5 World Championships, most number of championship points, most number of pole positions, most number of front row starts and only second behind Michael Schumacher with 73 wins in Formula One, Lewis Hamilton has ensured his name is almost synonymous with an F1 legend. With two more years guaranteed in the sport, only time will tell how many more records he makes and if he breaks his own previous set ones.
With the huge amount of success he’s enjoyed ever since his debut season in 2007, he’s enjoyed a huge fanfare as well. TeamLH he likes to call it. Anywhere he goes, he enjoys a staggering fan following. But among millions of fans, he also has thousands of haters to his name, who just cringe every time he takes the top step at the podium and enjoy every little mistake he makes, both on and off the grid.
But for a man, who has always tried to please his fans, why does he get hated upon? We try to decode it:
- He’s beaten nearly every great driver of the generation
Ever since his inception in the sport in 2007, Lewis Hamilton has managed to take a race victory at least, every season. Being a debutant, he gave a tough fight to his teammate, the double world champion, Fernando Alonso. He demanded a strong presence in the team, and not be treated like a second fiddle to Fernando. He was a championship contender in 2007, but lost by a point. But naturally after 2007, Alonso’s fans grew a negative emotion towards him.
In 2008, he famously beat Felipe Massa to take the championship, further upsetting the tifosi. The anger of tifosi might have grown more in 2017 and 2018, when he beat Sebastian Vettel, despite the Ferrari team producing a competitive car after ages.
His success has drawn him a certain number of haters, who are more annoyed at him beating their favourite team/driver rather than annoyed at him altogether. Hence he even gets booed at times, despite taking the victory, latest being at the 2018 Italian Grand Prix.
2. Off track activities
Many have described Lewis Hamilton as an inspiration and a role model. Aspiring racers look up to him, aspire to be him and reach the level of success he has. When you’re a public figure, looked up by thousands, you definitely have a responsibility upon your shoulders. A responsibility that you uphold morals and values and whoever looks up to you, gets inspired by what you do. But his off track presence and activities, sometimes do not align with this.
In 2016, after the Australian Grand Prix, he was investigated by the New Zealand police for recording himself while driving a Harley Davidson. It is not only a criminal offence in New Zealand, but other areas of the world as well, apart from being horrifically dangerous.
In 2008, his licence got suspended for a month after he was found driving at over 120 mph on the French motorways.
Certainly being a ‘driver’, he needs to be much more careful than this and set an example. Rather than being a savage.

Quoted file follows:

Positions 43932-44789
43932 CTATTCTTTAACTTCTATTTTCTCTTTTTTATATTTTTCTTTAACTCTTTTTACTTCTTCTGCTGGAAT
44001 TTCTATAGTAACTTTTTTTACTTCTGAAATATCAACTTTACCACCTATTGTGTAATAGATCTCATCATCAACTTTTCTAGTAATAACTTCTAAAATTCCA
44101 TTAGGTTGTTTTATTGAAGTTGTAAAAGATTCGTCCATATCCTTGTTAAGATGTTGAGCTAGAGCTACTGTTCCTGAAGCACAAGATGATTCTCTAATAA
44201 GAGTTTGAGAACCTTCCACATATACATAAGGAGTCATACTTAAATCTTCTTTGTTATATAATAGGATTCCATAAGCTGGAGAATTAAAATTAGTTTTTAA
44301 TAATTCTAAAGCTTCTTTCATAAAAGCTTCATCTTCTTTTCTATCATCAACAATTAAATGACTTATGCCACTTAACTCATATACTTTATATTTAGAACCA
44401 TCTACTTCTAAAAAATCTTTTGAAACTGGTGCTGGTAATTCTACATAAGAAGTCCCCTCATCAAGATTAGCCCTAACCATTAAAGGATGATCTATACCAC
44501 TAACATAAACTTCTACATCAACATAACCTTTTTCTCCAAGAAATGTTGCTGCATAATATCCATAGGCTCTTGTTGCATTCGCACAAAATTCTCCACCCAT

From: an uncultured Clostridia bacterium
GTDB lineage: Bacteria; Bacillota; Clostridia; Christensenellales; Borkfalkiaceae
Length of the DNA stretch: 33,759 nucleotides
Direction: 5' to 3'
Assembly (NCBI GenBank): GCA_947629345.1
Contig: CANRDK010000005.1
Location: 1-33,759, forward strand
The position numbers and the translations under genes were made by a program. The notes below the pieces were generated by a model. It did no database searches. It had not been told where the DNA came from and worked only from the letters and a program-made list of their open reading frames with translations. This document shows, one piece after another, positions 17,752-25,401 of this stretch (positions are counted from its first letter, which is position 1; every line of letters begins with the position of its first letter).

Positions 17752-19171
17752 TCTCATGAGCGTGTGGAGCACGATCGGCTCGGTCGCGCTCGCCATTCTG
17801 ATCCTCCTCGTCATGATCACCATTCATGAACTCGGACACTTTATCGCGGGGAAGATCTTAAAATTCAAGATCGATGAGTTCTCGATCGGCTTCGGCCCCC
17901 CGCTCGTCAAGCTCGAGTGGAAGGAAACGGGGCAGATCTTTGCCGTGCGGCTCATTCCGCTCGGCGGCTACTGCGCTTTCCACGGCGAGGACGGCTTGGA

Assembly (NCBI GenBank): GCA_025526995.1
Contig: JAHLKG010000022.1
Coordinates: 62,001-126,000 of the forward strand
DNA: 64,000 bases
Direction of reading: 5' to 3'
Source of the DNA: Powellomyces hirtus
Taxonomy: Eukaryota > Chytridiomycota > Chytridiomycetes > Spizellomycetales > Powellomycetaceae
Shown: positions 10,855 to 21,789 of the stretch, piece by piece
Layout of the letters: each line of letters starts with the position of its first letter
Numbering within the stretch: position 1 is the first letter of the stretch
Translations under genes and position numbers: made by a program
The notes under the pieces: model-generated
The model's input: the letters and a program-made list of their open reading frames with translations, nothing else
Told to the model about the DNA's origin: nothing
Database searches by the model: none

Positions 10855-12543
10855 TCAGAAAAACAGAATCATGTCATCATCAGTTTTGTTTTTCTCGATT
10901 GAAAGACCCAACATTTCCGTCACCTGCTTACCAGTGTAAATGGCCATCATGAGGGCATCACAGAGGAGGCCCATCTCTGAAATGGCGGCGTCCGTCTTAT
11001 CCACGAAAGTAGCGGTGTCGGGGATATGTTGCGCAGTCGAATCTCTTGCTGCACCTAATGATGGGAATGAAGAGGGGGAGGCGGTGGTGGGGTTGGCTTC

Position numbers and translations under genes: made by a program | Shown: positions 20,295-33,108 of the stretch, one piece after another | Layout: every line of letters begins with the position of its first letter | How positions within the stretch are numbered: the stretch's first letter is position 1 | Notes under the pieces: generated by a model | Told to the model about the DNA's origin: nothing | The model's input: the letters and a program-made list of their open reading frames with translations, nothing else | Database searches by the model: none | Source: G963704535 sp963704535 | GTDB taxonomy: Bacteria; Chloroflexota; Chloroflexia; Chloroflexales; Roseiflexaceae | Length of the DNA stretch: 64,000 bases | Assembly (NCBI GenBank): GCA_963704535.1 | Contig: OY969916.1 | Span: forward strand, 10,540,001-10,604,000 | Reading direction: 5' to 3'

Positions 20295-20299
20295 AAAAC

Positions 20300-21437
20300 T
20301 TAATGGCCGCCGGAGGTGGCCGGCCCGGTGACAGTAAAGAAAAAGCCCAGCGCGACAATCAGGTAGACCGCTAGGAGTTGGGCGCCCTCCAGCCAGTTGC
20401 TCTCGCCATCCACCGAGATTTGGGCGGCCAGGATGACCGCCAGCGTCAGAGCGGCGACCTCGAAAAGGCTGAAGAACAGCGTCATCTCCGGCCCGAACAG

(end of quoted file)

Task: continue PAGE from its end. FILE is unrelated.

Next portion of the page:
3. Social Media activities
Lewis Hamilton enjoys a great following on social media platforms: Facebook, Instagram and Twitter. Not only that, he is very much active on the platforms as well, giving his fans regular updates of his life.
One section of people call his stories and posts very flashy, issuing the same banner of ‘with great power, comes great responsibility’. But there have been quite a few incidents which have angered more than a few fans.
After the grid girls were removed, there were rumours floating around their return in the Monaco Grand Prix. Hamilton took a screenshot of one such article claiming the same and posted it on his Instagram, with the caption ‘Thank you Jesus’. He went on to delete the post immediately as people started accusing him of objectifying women.
In December 2017, he shared a story with his nephew wearing a dress and went on to say ‘boys don’t wear dresses’ on the camera.
This caused a major uproar as people accused him of discrimination. He went on to apologise to the public saying that everyone’s free to express their opinion. He even went on to the cover of GQ magazine wearing a kilt, hoping to make amends. But people labelled it a mere publicity stunt.
In 2016, he posted several photos and videos playing with tigers and jaguars, trained ones of course. He was slammed by PETA and the public in general, for supporting animal cruelty and displaying that taming such wild animals was a good thing.
In a statement Elisa Allen, director of PETA, said: “Seeing big cats used for photo ops promotes the idea that wild animals are here for human amusement and to do with as humans please, rather than to be left in peace in their own habitat.”
Funny story, he was labelled the PETA’s 2018 Person of the year.
At the 2016 Japanese Grand Prix, he was accused of being disrespectful to the media after he was busy playing with Snapchat while the media session was going on. He even posted a photo of himself and Carlos Sainz Jr, with the caption: “This is ******* killing me”
So what’s the conclusion?
The conclusion is far more difficult to write than anticipated. He enjoys an insane amount of fan following, but much like any other celebrity, he gets under the magnifying lens far too often. He’s a cult icon, who will leave a lasting legacy behind whenever he leaves, but we’re sure there will be many, who will be happy with his departure.
So tell us, which side of the story are you on?! Lewis Hamilton fan or a hater?